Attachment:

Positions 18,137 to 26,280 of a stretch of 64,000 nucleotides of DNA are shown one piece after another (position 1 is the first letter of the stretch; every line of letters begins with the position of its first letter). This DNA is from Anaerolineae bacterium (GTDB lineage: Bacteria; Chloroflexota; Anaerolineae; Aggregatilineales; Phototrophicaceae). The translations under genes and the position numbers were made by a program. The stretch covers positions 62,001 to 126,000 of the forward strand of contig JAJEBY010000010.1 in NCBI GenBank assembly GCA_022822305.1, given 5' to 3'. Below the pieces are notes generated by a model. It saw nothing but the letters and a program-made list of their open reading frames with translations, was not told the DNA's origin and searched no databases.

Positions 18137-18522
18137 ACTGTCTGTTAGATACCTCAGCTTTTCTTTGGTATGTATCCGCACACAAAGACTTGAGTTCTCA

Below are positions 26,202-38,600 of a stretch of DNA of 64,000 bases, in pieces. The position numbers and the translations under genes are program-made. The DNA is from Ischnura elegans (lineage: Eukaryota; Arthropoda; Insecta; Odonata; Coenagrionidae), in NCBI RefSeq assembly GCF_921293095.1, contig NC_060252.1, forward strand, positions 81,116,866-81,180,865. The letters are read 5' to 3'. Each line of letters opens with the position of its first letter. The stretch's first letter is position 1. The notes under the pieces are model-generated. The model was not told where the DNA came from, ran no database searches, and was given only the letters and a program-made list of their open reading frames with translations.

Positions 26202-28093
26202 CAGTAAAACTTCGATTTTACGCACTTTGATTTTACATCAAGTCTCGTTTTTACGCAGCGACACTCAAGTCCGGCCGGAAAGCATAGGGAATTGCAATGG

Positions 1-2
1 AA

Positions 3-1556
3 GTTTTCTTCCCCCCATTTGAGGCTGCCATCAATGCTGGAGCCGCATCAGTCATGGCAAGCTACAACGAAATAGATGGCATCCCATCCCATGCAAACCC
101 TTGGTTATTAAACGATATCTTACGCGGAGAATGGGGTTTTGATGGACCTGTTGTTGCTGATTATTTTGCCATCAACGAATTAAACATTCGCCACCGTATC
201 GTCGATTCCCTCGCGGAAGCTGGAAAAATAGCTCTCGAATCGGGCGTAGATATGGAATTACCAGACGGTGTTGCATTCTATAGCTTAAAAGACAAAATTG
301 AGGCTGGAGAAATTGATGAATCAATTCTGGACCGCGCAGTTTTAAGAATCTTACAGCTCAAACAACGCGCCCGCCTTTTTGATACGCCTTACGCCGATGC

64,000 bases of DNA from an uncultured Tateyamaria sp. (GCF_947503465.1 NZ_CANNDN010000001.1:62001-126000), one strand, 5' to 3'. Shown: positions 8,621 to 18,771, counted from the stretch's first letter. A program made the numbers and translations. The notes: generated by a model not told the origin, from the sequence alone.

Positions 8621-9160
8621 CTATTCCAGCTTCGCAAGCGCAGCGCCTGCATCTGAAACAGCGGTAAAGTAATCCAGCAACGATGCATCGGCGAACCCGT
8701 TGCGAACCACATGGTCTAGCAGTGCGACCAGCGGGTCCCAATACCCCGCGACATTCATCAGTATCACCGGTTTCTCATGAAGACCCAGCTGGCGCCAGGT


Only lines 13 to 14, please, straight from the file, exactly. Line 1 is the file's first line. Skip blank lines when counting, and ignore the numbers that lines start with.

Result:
301 AGGCTGGAGAAATTGATGAATCAATTCTGGACCGCGCAGTTTTAAGAATCTTACAGCTCAAACAACGCGCCCGCCTTTTTGATACGCCTTACGCCGATGC

64,000 bases of DNA from an uncultured Tateyamaria sp. (GCF_947503465.1 NZ_CANNDN010000001.1:62001-126000), one strand, 5' to 3'. Shown: positions 8,621 to 18,771, counted from the stretch's first letter. A program made the numbers and translations. The notes: generated by a model not told the origin, from the sequence alone.